The emperor Constantine, the last Caesar of the Roman Empire fought tirelessly to quell the rising interest in Christianity until he finally concluded that it would be easier to adopt it as the official religion and transform the ‘Roman Empire’ into the ‘Holy Roman Empire’. In 325 A.D. he called all the clerics from around the Mediterranean to a conclave in Nicaea, a city in Turkey. There they were instructed to hash out their doctrinal differences and come out of the council with one unified, universal (or ‘Catholic’) doctrine. They were to make determinations and set doctrine on almost everything they could think of, including the heavens and the Sun, Moon and stars. They made decisions on whether there was empty space and just exactly what the Sun was. They decided that the stars were fixed in a shell that rotated around the earth. The Sun had its own shell as did the moon. They decided that the earth was the center of a geocentric universe and all things in the heavens revolved around our little planet. Now, this would have been OK if the council had issued a proclamation saying something to the effect that these new doctrines represented the best of their understanding to that point and that as further light and knowledge appeared doctrines would be reviewed and amended as appropriate. Instead, they declared the doctrines of the Nicaean Council to be ‘infallible’. Furthermore, they declared that anyone who disagreed with the doctrines would be guilty of ‘Heresy’, a sin punishable by death! Well, this worked OK for a little while but even from the beginning there were problems that unsettled the hearts of people of learning. Among the biggest of those problems were the stars the Greeks called the wandering stars or “Planetas”.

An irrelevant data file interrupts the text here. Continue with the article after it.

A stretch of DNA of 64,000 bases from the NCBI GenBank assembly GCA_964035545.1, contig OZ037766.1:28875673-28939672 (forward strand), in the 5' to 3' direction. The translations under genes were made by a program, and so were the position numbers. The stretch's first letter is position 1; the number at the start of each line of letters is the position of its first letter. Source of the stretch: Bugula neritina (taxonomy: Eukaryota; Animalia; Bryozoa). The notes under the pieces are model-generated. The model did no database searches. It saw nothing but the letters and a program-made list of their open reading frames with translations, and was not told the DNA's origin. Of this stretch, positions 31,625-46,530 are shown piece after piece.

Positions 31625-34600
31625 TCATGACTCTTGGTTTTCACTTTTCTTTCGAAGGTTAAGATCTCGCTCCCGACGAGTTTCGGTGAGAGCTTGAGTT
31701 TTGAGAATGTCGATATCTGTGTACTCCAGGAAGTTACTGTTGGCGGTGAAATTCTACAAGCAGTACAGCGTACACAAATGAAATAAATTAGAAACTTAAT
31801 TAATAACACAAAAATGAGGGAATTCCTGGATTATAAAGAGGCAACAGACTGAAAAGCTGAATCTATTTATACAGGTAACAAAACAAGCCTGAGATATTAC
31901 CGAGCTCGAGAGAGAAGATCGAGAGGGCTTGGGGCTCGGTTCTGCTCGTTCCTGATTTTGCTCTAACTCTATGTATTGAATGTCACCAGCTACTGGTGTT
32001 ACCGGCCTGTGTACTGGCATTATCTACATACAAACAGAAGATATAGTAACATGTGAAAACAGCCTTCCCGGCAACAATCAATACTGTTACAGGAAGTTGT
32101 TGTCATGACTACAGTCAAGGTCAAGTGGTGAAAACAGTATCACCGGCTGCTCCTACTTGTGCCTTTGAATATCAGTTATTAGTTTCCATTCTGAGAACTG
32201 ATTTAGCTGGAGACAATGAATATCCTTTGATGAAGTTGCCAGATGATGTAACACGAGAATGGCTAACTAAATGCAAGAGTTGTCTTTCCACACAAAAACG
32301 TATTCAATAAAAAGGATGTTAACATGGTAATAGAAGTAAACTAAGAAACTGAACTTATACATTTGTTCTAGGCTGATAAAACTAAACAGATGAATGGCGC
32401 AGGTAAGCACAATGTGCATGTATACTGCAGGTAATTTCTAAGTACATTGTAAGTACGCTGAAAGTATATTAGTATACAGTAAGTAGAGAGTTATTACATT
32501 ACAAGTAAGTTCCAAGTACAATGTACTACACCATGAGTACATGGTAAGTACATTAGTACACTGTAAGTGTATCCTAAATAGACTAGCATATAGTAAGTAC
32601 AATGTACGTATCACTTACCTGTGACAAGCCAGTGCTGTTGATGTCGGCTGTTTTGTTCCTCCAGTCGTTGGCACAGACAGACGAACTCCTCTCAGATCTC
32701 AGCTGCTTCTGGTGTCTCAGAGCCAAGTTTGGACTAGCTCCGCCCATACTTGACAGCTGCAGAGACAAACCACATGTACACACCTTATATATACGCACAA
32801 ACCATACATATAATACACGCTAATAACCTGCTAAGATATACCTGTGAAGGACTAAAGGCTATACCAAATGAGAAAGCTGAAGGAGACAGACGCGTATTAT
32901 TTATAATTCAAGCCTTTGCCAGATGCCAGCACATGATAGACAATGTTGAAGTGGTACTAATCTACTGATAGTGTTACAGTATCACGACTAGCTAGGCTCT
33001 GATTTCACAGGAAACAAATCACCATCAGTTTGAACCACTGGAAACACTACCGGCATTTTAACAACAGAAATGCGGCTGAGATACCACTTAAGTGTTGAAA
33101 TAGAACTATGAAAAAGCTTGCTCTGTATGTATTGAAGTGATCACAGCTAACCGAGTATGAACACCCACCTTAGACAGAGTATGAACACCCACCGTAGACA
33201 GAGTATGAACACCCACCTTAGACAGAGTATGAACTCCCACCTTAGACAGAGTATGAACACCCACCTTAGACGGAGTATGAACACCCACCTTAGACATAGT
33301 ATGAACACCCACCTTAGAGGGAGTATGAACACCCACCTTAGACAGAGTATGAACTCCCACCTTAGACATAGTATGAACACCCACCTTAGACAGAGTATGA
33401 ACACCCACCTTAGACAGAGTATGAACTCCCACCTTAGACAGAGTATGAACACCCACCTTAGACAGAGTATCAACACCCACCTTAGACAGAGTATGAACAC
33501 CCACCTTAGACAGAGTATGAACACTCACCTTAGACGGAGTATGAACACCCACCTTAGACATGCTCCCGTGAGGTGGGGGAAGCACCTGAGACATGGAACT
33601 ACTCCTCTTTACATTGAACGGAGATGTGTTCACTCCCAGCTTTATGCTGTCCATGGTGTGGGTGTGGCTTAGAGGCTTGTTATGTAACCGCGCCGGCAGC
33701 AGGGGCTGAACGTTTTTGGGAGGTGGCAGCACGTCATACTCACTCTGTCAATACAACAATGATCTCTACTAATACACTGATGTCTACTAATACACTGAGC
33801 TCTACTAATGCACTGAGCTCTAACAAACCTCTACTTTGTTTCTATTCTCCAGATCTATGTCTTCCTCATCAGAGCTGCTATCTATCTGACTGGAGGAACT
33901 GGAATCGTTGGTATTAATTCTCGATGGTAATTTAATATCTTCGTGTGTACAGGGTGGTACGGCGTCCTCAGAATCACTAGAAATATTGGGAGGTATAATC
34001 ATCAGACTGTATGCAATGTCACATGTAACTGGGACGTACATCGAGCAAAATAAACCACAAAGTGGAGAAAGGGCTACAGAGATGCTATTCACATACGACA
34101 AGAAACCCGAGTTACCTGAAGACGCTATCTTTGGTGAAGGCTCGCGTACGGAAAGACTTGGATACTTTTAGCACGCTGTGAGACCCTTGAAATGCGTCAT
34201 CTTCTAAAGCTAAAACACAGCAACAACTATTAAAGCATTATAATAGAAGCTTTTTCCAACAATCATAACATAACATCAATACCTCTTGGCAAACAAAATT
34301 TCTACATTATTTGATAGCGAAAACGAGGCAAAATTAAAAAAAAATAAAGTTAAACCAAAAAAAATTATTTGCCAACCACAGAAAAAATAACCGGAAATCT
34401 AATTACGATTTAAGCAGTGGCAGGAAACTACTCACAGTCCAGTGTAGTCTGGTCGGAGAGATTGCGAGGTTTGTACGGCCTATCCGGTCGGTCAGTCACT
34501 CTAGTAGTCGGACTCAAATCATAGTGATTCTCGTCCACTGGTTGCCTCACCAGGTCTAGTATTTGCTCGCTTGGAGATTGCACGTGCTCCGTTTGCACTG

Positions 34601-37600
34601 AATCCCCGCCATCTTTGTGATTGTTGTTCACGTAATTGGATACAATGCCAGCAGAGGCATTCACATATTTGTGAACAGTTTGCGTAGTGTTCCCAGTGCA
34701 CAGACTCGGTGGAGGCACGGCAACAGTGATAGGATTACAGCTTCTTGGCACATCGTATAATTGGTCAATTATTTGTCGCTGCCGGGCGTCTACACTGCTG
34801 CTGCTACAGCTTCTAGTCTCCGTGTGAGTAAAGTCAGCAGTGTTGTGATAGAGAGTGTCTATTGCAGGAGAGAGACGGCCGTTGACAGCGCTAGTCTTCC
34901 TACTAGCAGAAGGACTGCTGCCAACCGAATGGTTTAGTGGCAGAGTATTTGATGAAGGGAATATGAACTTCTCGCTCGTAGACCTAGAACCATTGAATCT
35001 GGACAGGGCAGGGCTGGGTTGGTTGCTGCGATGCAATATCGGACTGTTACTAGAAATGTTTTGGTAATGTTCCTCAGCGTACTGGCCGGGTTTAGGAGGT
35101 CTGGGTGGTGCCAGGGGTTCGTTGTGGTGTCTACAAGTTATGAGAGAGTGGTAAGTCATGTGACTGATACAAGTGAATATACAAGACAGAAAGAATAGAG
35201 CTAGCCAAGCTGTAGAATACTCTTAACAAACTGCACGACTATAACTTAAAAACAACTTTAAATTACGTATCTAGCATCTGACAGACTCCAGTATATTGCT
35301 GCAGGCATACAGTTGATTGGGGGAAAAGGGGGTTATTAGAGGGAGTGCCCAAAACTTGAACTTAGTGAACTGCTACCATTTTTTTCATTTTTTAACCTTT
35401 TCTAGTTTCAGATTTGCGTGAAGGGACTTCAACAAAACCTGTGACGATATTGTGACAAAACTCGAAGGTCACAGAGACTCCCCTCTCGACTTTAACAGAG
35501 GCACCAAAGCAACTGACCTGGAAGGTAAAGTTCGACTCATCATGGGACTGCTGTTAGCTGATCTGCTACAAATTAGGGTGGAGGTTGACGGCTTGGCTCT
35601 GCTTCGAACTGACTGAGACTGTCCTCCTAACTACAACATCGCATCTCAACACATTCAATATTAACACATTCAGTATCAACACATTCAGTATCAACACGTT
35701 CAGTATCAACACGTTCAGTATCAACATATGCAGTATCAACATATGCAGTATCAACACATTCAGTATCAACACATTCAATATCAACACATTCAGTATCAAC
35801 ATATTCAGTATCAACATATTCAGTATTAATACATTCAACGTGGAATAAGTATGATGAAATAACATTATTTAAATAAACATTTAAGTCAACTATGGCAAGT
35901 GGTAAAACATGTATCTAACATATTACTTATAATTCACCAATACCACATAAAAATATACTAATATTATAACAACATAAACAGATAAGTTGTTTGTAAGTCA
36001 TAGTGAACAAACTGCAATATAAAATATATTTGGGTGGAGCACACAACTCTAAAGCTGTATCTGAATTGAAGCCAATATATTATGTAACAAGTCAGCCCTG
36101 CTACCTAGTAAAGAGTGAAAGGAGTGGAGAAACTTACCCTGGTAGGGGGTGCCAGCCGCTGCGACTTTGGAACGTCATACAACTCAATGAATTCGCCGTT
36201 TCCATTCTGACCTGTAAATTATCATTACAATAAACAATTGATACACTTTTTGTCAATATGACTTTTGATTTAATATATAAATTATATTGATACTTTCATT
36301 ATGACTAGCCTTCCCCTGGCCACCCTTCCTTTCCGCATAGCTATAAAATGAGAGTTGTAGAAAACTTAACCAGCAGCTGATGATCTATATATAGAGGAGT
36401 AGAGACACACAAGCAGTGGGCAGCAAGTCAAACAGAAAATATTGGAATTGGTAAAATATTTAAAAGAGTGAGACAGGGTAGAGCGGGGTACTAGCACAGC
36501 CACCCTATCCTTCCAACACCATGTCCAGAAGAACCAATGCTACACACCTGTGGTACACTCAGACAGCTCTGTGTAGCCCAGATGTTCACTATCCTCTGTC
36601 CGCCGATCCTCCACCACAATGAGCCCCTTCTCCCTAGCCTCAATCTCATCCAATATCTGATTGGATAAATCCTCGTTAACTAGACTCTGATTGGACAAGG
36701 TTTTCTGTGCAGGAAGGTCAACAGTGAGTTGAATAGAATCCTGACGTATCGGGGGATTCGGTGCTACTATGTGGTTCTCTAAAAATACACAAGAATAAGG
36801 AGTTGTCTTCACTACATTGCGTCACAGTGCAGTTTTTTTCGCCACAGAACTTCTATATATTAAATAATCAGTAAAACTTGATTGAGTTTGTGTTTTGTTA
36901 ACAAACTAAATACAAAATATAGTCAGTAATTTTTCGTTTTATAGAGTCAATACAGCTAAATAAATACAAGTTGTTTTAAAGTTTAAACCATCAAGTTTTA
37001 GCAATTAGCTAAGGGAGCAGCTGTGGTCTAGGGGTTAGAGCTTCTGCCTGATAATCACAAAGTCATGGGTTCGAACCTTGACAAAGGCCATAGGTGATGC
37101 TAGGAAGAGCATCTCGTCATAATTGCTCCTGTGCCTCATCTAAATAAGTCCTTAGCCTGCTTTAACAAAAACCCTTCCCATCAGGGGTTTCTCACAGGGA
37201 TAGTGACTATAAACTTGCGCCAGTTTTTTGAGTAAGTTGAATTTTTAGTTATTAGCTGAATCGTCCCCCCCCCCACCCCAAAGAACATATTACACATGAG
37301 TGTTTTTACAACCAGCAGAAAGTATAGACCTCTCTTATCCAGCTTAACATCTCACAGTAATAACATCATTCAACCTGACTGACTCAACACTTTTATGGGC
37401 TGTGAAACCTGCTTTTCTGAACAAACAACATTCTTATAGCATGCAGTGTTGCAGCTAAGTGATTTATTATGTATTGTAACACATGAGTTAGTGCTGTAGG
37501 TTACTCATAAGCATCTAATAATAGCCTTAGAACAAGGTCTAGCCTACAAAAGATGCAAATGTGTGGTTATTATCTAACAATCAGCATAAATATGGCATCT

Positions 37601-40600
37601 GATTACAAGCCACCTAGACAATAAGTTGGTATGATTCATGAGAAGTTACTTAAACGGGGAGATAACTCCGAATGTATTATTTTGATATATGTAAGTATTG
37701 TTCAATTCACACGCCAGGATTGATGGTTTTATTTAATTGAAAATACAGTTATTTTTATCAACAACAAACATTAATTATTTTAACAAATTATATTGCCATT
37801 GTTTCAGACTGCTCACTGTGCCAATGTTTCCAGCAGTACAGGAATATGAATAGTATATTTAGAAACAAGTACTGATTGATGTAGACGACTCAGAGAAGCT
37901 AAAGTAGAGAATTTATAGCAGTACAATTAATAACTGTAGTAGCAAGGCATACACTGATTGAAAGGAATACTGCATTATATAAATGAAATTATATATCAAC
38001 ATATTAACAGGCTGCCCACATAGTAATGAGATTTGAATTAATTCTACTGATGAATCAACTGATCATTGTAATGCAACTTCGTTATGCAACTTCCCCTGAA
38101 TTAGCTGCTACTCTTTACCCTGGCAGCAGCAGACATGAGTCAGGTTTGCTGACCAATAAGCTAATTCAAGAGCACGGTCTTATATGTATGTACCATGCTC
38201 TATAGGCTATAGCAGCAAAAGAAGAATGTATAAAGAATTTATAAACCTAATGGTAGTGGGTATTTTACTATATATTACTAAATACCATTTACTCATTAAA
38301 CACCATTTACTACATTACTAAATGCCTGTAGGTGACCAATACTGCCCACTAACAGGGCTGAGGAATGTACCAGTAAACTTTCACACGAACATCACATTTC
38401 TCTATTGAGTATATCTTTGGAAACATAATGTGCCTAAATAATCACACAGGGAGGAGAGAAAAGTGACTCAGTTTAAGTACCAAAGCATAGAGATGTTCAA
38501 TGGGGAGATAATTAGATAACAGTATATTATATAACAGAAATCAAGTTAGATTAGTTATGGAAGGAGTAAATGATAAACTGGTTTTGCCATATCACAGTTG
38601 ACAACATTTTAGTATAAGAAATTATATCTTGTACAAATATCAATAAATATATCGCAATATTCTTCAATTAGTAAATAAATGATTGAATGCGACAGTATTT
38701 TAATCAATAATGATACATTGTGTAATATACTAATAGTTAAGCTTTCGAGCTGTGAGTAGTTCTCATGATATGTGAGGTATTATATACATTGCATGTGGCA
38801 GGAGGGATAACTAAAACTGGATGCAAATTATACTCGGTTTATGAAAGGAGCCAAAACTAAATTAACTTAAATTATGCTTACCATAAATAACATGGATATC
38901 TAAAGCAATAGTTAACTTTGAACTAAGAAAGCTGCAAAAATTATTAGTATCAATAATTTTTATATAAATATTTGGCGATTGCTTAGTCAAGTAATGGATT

No one was really quite sure what the planets were. What was sure however was that the planets didn’t seem to follow any of the rules that all the other heavenly bodies followed. For example, the rest of the stars all moved in unison across the sky. Likewise the Sun and the Moon had their own predictable patterns. But the planets were a different story altogether. An individual planet like Mars, for instance, would move west to east for a while against the backdrop of the stars. It might then suddenly stop. Once it started moving again it might resume its eastward trek or it might just as easily begin moving east to west! It would follow this path for a time and then suddenly resume eastward movement. It might then disappear completely only to reappear some months later on the other side of the night sky! Jupiter and Saturn would likewise ‘wander’ around the sky although much more slowly while Venus verily zipped back and forth across the face of the Sun. All this was most confusing and no acceptable model could be made to explain it according to Catholic doctrine. It remained for many centuries a mystery.